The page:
Ed. Note: every month, the Daily features a puzzle by Dylan Hicks. The first list of correct answers wins a year’s subscription to The Paris Review and a copy of Dylan’s new novel, Amateurs. (In the event that no one can get every answer, the list with the most correct responses will win.) Send an e-mail with your answers to [email protected]. The deadline is Thursday, May 26, at noon EST, when we’ll post the answers. Good luck!
Mrs. Malaprop is the pompous aunt in Richard Brinsley Sheridan’s 1775 comedy, The Rivals, and the eponym for the word malapropism. As one of her relations puts it in the play, she’s known for her use of “words so ingeniously misapplied, without being mispronounced.” Repeatedly and obliviously, she reaches for a high-flown word but comes out with a similar sounding, contextually nonsensical or ludicrous one—appellation, for example, becomes compilation; alligator morphs into allegory.
Each sentence in this month’s puzzle contains a malapropism. Your task is to identify the misapplied and intended words. As in The Rivals, the confused words are occasionally out-and-out rhymes, but most are more subtly alike in sound. For illustration, we’ll quote two of Mrs. Malaprop’s lines:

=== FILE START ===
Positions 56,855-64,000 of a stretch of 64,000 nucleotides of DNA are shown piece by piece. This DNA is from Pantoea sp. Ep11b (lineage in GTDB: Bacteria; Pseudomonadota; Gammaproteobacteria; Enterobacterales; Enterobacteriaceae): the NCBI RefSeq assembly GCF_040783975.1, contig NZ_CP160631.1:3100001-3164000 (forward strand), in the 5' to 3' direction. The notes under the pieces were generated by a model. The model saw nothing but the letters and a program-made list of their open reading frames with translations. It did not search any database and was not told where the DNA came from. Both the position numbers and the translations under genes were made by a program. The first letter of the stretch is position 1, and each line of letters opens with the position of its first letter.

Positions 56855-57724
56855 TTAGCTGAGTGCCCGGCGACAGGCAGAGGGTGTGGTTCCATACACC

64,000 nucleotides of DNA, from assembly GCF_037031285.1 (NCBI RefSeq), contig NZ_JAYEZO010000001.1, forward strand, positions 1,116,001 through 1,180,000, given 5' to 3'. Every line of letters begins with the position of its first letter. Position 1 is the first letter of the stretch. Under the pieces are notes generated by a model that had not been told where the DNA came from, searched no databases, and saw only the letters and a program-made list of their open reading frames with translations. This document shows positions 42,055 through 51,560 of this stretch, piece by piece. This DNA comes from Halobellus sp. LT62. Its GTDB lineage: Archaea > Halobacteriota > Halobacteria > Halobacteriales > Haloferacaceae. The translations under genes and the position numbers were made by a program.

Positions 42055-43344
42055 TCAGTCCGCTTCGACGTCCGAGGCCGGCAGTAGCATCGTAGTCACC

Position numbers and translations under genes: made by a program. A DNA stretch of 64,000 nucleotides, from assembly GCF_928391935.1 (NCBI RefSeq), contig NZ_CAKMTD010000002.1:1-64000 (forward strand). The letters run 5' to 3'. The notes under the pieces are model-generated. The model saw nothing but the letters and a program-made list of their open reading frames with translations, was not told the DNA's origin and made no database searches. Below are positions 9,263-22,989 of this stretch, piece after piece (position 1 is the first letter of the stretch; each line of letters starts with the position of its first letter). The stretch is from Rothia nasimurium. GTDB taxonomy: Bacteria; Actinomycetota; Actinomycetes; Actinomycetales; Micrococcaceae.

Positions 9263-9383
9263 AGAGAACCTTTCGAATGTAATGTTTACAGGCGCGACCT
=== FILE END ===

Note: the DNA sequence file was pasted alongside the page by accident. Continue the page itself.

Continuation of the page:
Were those quotations part of our puzzle, correct answers would read something like this:
Or you might right “illiterate = obliterate,” or “Not ‘pine-apple, you silly, ‘pinnacle!’ ”—unlike Alex Trebek, we’re not sticklers about how you phrase your answers, though you do need to include both words in each answer. As always, the first person to submit a complete set of correct answers—or, in the event that no one achieves that, the person who submits the most correct answers—wins a free Paris Review conscription.
Dylan Hicks is a writer and musician. His second novel, Amateurs, is out this month from Coffee House Press.
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